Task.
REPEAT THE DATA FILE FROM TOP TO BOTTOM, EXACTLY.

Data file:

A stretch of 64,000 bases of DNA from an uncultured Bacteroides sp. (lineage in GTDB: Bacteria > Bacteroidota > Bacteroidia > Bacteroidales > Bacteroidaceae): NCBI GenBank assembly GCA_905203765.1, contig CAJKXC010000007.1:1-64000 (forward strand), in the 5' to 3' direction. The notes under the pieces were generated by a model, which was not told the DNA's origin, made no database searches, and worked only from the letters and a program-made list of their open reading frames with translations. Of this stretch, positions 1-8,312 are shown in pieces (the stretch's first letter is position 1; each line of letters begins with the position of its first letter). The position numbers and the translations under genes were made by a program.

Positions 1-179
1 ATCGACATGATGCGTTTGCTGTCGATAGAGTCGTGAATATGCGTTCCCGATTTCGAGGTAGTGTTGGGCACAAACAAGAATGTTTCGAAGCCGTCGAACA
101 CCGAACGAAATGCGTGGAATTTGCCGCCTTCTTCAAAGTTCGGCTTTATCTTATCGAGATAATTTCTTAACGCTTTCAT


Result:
A stretch of 64,000 bases of DNA from an uncultured Bacteroides sp. (lineage in GTDB: Bacteria > Bacteroidota > Bacteroidia > Bacteroidales > Bacteroidaceae): NCBI GenBank assembly GCA_905203765.1, contig CAJKXC010000007.1:1-64000 (forward strand), in the 5' to 3' direction. The notes under the pieces were generated by a model, which was not told the DNA's origin, made no database searches, and worked only from the letters and a program-made list of their open reading frames with translations. Of this stretch, positions 1-8,312 are shown in pieces (the stretch's first letter is position 1; each line of letters begins with the position of its first letter). The position numbers and the translations under genes were made by a program.

Positions 1-179
1 ATCGACATGATGCGTTTGCTGTCGATAGAGTCGTGAATATGCGTTCCCGATTTCGAGGTAGTGTTGGGCACAAACAAGAATGTTTCGAAGCCGTCGAACA
101 CCGAACGAAATGCGTGGAATTTGCCGCCTTCTTCAAAGTTCGGCTTTATCTTATCGAGATAATTTCTTAACGCTTTCAT